“Hey, I’m Blaze, and this song is called ‘Yo Girl.'”
Blaze hit a button on her laptop and picked up her guitar. She started shredding while the laptop played a modest back beat. Blaze stepped up to the microphone and began to sing. The bar was suddenly still, all watching completely rapt by the girl on stage.
Even Jodie couldn’t believe what she was hearing; the girls talent reminded her of her own.
“She’s almost as good as me in The Silence Of The Lambs. And I won an Oscar for that,” she thought.
Blaze finished the song, and the applause came quickly, with gumption. Blaze smiled, as if she were not surprised by the reaction.
“It’s the name,” she thought, “Katie was a shitty musician, but Blaze is fucking awesome and should maybe tryout for The Voice.”
Blaze leaned into the mic. “Thank you. Thank you. This next song is called ‘Alright, Cool’.”
Blaze hit her laptop and picked up her guitar. As Blaze sang, Jodie looked around the bar. It was mostly men, split between the bar regulars and the preteens in bands. There was one man in a nice suit, but Jodie ignored him; she was looking for women. She spotted Trish, the emcee, standing next to the stage. She seemed to be watching Blaze with a blank expression and kept crossing and uncrossing her legs, then, seemly exasperated, Trish ran into the bathroom.
“Dammit,” Jodie thought, “her power over women is undeniable. There is no doubt she is the one.”
Jodie wrapped her hand tightly around the gun.
Blaze played two more songs, thanked the crowd and stepped off stage. Jodie knew it was time to do it. With her hand still in her purse, she made her way through the crowd slowly. Jodie could feel the sweat on the nape of her neck dripping down her back. The sound of the room disappeared as she moved closer and closer to Blaze who was concentrated on coiling various wires.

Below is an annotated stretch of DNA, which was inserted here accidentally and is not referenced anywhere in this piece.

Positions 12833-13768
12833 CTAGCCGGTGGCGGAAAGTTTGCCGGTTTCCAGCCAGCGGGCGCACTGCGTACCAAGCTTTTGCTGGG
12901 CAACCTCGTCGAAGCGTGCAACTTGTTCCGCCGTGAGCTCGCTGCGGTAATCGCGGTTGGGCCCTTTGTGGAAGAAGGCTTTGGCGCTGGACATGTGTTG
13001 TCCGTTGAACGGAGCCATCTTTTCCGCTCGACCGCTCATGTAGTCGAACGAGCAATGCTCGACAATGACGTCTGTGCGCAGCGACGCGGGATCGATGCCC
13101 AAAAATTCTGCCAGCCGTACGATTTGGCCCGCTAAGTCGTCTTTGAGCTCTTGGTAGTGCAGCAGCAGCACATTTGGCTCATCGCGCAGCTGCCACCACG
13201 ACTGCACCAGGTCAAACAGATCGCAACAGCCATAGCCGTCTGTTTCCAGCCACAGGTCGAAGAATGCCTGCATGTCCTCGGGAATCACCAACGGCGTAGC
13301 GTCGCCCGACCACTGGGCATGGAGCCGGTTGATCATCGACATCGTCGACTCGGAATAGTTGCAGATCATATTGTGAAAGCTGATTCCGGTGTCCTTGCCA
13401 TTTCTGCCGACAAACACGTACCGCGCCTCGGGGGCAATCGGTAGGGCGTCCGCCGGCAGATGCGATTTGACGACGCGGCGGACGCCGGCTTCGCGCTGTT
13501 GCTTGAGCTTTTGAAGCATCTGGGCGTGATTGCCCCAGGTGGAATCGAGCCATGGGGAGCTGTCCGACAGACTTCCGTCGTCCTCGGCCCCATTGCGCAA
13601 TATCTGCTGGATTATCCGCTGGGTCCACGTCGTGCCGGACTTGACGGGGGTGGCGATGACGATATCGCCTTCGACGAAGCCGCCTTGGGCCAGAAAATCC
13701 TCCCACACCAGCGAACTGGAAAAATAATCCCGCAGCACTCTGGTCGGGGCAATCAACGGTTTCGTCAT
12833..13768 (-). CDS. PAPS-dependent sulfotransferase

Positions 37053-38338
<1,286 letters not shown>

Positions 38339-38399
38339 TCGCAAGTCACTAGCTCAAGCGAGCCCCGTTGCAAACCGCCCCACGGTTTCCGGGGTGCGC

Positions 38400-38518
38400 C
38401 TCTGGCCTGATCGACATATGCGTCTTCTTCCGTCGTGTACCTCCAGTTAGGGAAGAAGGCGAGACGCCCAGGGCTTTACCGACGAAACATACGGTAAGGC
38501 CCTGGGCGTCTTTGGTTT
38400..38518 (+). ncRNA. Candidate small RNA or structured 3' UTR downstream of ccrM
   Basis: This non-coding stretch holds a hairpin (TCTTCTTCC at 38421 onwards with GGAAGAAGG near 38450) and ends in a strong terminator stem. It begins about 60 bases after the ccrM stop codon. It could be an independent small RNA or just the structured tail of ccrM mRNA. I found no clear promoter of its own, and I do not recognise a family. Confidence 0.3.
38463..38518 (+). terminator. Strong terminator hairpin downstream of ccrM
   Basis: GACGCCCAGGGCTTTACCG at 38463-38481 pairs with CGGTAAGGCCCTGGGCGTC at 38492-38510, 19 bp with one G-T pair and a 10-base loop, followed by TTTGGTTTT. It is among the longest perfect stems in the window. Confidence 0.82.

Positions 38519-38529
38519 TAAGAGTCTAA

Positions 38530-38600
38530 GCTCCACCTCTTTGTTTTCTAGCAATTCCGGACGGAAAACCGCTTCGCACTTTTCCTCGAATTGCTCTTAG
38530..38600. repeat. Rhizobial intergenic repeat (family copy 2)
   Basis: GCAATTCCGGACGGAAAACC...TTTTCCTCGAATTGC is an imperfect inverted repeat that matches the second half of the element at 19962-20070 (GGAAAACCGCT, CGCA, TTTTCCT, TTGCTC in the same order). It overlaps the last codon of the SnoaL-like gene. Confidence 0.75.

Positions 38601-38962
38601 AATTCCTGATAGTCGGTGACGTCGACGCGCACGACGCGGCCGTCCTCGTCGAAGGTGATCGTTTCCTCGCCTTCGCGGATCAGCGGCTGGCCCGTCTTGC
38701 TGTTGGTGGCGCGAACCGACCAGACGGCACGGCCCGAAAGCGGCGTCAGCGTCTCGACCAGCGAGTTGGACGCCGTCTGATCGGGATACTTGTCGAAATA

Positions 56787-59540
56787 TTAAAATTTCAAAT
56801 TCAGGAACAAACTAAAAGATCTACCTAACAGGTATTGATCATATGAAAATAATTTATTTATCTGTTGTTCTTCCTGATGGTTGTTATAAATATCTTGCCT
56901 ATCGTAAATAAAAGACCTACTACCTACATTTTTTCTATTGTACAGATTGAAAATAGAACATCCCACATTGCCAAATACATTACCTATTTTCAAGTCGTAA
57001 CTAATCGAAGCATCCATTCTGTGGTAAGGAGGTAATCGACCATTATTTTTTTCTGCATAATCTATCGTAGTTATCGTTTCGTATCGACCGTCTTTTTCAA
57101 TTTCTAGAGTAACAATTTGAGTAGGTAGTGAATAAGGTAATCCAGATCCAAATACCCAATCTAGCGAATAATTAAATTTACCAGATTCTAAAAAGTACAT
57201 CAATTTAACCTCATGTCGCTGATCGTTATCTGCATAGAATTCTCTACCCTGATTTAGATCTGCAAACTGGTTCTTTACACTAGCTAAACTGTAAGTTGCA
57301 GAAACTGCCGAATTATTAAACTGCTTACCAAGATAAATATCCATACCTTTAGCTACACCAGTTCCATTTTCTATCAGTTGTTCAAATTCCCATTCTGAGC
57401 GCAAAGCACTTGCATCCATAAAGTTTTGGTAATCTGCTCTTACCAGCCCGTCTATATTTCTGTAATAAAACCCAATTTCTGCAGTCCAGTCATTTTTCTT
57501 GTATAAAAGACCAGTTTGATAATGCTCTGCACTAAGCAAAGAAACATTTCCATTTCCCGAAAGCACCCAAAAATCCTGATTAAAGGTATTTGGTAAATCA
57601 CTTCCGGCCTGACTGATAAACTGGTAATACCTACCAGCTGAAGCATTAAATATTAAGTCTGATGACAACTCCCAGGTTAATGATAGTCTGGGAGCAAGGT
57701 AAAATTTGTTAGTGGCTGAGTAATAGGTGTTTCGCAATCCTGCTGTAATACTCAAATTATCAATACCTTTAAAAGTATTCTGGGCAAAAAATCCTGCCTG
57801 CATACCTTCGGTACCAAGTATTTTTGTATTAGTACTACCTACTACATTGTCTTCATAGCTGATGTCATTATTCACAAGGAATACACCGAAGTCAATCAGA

“This is so intense,” she thought. Breathing slowly, Jodie lifted the gun from her purse, but before she could pull it out completely, she was suddenly blocked. The man in the nice suit had jumped between her and Blaze.
“Howdy, that was a great set,” said the man, offering his hand to Blaze.
“You’re a real talent. My name is Louis, and I’m an independent producer. You haven’t been signed, have you?”
Blaze looked startled. “Um, no, this was actually my first performance.”
“Amazing! Hang on, one second.” The man whirled around and faced Jodie. He flashed a big toothy grin at her. Jodie recognized him immediately; Louis was short for Lucifer, he was one of the devil’s henchmen. Jodie had met him while filming The Beaver. He had been eating lunch with Mel Gibson (they were friends from Gibson’s anti-Semitic days). Louis held a C-level position in Hell — CFO or COO — Jodie couldn’t remember. But basically the devil sent Louis out when there was damage of epic proportions to be done. Jodie’s stomach dropped to her feet and Louis bent to greet her.
“Hello, what brings you here to Mexico, Missouri?” he inquired.
“AH! NOTHING?” Jodie stammered. Blaze leaned over to see who Louis was talking to.
“I like your hat,” Blaze said.
“THANK YOU IT’S FROM ANTHROPOLOGIE. I MUST GO, GOODBYE!” Jodie turned and ran out of the bar.
“Ellen was right! You are a pussy!” Louis shouted after her as she slammed out the exit.
Next: Chapter 3